Skip to main content

Colombian Peace Process

Volume 631: debated on Tuesday 21 November 2017

Significant progress has been made since the signing of Colombia’s historic peace agreement last November—the FARC has disarmed and is now a political party; and a temporary ceasefire has been negotiated with the National Liberation Army—but difficult challenges remain and it is vital that momentum continues, especially as the country prepares for elections next year.

In the light of the current crisis in the implementation of the Colombian peace agreement, including the killings of former FARC combatants and social leaders, the changes to the special jurisdiction for peace and the lack of re-integration opportunities, will the Minister make urgent representations to the Colombian Government about their international obligations to implement the agreement as it was signed?

We fully support the Colombian Government in doing their utmost to implement the agreement as was signed. We are concerned by increasing attacks on human rights defenders, which are interrupting the passage towards a lasting peace, but we are in no doubt that responsibility for the majority of such attacks lies with illegal armed groups.

Does my right hon. Friend agree with the current and former Presidents of Colombia, Juan Manuel Santos and César Gaviria, that the continuing failed global policy of prohibition of drugs and the creation and sustaining of vast criminal enterprises serves to undermine the peace, stability and institutions of Colombia and its neighbours? Will the Government work to move towards an evidence-based policy response?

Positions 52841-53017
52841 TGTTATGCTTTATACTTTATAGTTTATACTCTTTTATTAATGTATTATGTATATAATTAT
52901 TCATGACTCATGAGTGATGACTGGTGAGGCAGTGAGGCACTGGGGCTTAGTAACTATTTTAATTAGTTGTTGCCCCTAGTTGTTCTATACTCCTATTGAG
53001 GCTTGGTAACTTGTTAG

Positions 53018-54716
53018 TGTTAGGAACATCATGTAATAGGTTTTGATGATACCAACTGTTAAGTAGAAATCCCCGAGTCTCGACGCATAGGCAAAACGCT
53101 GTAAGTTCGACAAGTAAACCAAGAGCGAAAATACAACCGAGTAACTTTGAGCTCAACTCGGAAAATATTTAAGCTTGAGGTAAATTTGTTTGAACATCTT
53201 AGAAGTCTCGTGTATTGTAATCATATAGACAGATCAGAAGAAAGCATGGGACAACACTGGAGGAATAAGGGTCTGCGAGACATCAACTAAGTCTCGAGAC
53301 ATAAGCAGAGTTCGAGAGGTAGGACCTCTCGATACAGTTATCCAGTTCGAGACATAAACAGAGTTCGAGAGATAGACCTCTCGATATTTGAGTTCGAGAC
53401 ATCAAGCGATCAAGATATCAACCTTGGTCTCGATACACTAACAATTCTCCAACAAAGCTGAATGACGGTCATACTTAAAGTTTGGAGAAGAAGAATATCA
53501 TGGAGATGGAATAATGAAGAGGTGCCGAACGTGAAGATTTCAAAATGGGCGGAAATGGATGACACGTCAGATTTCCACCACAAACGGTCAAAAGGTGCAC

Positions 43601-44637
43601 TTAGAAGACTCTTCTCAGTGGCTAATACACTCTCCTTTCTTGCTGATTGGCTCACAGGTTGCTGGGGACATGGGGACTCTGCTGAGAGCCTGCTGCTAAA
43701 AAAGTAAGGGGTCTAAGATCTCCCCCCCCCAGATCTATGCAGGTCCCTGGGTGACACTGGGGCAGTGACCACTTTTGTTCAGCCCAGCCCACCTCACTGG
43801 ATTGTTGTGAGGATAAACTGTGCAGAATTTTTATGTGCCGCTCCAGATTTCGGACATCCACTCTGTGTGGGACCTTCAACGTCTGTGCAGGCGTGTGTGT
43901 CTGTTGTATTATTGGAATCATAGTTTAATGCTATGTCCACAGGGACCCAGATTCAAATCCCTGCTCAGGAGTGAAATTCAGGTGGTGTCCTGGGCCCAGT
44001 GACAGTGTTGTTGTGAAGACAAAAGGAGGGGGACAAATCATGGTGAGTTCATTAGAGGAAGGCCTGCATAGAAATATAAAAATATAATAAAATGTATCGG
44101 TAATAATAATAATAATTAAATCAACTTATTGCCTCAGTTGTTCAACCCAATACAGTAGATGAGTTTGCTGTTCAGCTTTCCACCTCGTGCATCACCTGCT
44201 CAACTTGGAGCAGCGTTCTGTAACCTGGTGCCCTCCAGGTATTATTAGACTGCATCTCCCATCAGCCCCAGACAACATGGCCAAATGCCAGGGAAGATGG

My hon. Friend is absolutely right to point to the fact that drug smuggling and trading is becoming a main threat to the implementation of the peace agreement. I am reassured that the Colombian Government are investigating the deaths of several individuals who protested against coca eradication in Tumaco on 5 October.

Will the Minister see what he can do to drive concerted European action to bring supportive pressure to bear on President Santos? The President’s legacy could be an implemented peace deal, but at the moment the legislative process to underpin the peace process simply is not there. We must have action in the last six months of his term.

We are actively supporting the Colombian Government. We have provided almost £20 million from the conflict, stability and security fund. I am also proud that UK-led work has led to the UN Security Council resolutions to assist the peace-building process that we all want to see succeed.